The defense is supplying some new information in their response to the "fingernail" issue. They are saying that two players living in the house found the fingernails in the trash can. Then "the players volunteered the fingernail," to the Durham police. The prosecution's version of events, regarding the press-on fingernail, is in the Probable Cause Affidavit, which said:
During a search warrant at 610 N. Buchanan on 3-16-2006 the victim's four red polished fingernails were recovered inside the residence consistent to her version of the attack. She claimed she was clawing at one of the suspect's arms in an attempt to breathe while being strangled. During that time the nails broke off.
Not a drop of blood?
If Ms. Mangum was clawing and defending herself where is the blood? ABC reported:
The report also says that tests looking specifically for blood on the fake fingernail found in a bathroom trash can were negative. This could be significant because the accuser has said that she broke her fingernails while defending herself against the alleged attackers, and scratching them. It is unclear, however, whether her scratches drew blood.
Prosecution Spin is Not Accurate:
The defense and prosecution were spinning the bit of fingernail DNA different ways. The prosecution's leak, on Wednesday, resulted in headlines with the words "DNA Match" and "Tests Link" like these from some local news outlets in Raleigh-Durham:
Report: DNA Match Found In Duke Lacrosse Case [NBC17.com, May 11, 2006]
Rape Accuser Had Photo ID'd Possible DNA Match [NBC17.com, May 11, 2006]
Sources: Second DNA Tests Link Accuser To Third Duke Lacrosse Player [WRAL.com]
DNA Match In Duke Lacrosse Rape Case [wfmynews2.com, May 11, 2006]
Those were misleading headlines. The headlines changed when the defense got their chance to discuss the 2nd DNA report:
2nd DNA Test Shows No Conclusive Match [ABC News, May 12, 2006]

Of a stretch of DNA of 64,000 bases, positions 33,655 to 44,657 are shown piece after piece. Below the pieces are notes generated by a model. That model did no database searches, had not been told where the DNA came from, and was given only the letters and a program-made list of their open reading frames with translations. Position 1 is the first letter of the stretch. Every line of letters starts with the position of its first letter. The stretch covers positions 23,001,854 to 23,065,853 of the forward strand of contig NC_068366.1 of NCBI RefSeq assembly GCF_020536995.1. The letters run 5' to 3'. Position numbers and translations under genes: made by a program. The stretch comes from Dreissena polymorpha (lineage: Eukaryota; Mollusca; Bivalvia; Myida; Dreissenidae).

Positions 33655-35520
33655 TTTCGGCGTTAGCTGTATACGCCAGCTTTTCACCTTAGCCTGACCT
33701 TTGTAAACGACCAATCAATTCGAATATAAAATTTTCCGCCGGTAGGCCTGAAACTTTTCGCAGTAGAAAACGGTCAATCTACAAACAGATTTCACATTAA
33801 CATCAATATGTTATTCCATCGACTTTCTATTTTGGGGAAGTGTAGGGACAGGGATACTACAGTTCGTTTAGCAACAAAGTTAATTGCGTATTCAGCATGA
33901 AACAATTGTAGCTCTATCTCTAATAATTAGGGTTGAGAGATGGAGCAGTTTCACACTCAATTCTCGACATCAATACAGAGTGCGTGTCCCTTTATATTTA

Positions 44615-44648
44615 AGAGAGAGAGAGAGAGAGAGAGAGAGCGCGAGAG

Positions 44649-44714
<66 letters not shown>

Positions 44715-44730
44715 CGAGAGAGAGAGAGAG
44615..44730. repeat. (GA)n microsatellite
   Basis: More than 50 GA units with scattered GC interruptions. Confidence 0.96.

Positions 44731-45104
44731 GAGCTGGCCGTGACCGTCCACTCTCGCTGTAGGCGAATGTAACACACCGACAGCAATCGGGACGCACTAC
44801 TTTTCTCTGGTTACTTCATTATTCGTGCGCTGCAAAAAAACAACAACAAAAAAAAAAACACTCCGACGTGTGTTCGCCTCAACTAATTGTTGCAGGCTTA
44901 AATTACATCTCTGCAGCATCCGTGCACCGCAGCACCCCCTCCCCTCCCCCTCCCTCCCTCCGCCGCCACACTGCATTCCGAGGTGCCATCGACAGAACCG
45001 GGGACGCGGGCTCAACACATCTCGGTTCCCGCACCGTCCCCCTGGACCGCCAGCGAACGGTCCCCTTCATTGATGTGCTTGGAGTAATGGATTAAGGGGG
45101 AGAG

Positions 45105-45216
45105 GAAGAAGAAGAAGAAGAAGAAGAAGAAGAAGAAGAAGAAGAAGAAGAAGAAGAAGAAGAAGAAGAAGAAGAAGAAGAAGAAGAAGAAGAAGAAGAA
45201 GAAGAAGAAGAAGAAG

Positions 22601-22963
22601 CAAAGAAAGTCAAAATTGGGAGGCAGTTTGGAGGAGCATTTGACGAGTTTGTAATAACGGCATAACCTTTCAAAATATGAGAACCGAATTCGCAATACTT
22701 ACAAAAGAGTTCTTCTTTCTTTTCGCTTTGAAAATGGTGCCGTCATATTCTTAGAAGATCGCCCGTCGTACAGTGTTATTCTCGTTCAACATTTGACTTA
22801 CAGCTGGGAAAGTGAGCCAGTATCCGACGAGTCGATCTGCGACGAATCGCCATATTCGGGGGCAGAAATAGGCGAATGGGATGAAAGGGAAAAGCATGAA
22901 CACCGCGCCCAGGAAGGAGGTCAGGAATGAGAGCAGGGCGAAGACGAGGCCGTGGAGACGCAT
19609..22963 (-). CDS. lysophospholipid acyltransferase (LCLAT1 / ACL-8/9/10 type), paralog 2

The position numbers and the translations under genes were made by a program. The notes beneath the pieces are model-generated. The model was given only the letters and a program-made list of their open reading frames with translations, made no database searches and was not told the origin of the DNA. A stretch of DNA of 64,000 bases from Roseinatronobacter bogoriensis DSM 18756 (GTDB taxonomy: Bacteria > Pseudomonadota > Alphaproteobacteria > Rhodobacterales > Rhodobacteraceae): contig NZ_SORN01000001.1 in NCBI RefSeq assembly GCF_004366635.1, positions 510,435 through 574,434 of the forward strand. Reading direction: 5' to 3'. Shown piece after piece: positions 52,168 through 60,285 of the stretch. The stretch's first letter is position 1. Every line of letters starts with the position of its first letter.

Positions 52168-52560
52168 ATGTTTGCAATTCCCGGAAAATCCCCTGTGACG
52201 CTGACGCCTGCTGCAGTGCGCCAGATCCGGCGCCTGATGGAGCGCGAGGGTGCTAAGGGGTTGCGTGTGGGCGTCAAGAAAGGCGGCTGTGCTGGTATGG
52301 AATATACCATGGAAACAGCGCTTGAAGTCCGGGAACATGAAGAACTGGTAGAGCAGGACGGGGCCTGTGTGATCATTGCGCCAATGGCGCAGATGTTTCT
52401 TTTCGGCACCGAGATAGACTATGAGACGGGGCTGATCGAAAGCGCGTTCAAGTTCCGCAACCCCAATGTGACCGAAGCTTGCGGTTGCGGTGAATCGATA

New Duke DNA Tests Are Reportedly Inconclusive [NY Times, May 12, 2006]
Who should be believed? The behaviour and "spin" of Mike Nifong and the district attorney's office hasn't inspired much confidence.
The three senior Duke Lacrosse captains, Matt Zash, Daniel Flannery and David Evans lived at 610 N. Buchanan Blvd. They talked to the Durham police for a total of 25 hours on March 16th without lawyers being present. It is unclear if they were ever given their Miranda rights during that day of questioning.
District Attorney, Mike Nifong, then came out and said, the players were not cooperating with the investigation?
Fingernail seems an apt metaphor, right now, for describing the case the prosecution is holding on to.
The moral of the "fingernail" story is if the police want to talk to you all day, Miranda or not, and then search your house, get a lawyer ASAP. It also shows again how Duke University dropped the ball when it came to protecting the rights of their students.
Duke Lacrosse DNA: Mystery Man Revealed [ABCNews, May 13, 2006]
2nd DNA test clears Duke players, defense says[MSNBC, May 12, 2006]
Attorneys: DNA bolsters lacrosse players' defense [CNN, May 13, 2006]
DNA ID'd: It didn't come from Duke player [CNN, May 13, 2006]
Lawyers split on lacrosse reports [Herald-Sun.com, May 11, 2006]